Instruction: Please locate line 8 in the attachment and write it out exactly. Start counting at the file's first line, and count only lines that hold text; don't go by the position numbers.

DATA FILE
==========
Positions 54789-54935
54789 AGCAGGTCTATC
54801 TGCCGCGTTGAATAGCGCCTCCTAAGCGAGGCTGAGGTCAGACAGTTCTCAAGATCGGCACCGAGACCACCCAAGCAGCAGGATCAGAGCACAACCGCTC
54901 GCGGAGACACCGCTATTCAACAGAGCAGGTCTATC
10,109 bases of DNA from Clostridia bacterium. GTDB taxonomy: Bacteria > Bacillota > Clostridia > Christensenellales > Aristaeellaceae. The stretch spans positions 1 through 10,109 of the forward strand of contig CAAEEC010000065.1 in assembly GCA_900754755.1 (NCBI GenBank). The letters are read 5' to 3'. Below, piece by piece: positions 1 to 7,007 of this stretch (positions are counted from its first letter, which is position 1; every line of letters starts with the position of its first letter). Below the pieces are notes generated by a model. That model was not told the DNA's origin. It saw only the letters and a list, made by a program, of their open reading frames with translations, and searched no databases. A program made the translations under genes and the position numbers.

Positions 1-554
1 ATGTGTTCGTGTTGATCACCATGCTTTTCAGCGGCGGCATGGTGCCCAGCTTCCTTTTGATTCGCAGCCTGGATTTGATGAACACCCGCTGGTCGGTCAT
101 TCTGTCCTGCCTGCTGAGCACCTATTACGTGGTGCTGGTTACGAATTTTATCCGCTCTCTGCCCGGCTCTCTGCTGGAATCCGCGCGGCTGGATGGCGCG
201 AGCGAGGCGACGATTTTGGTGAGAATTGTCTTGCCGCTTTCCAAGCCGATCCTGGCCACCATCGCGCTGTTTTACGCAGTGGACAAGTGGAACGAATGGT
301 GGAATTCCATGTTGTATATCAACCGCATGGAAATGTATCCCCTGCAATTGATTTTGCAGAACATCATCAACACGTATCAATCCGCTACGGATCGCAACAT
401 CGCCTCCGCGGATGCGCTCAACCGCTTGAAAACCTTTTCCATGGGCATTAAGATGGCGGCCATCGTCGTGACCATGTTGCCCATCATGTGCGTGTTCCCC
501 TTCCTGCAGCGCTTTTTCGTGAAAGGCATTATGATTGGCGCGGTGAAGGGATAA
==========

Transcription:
101 TCTGTCCTGCCTGCTGAGCACCTATTACGTGGTGCTGGTTACGAATTTTATCCGCTCTCTGCCCGGCTCTCTGCTGGAATCCGCGCGGCTGGATGGCGCG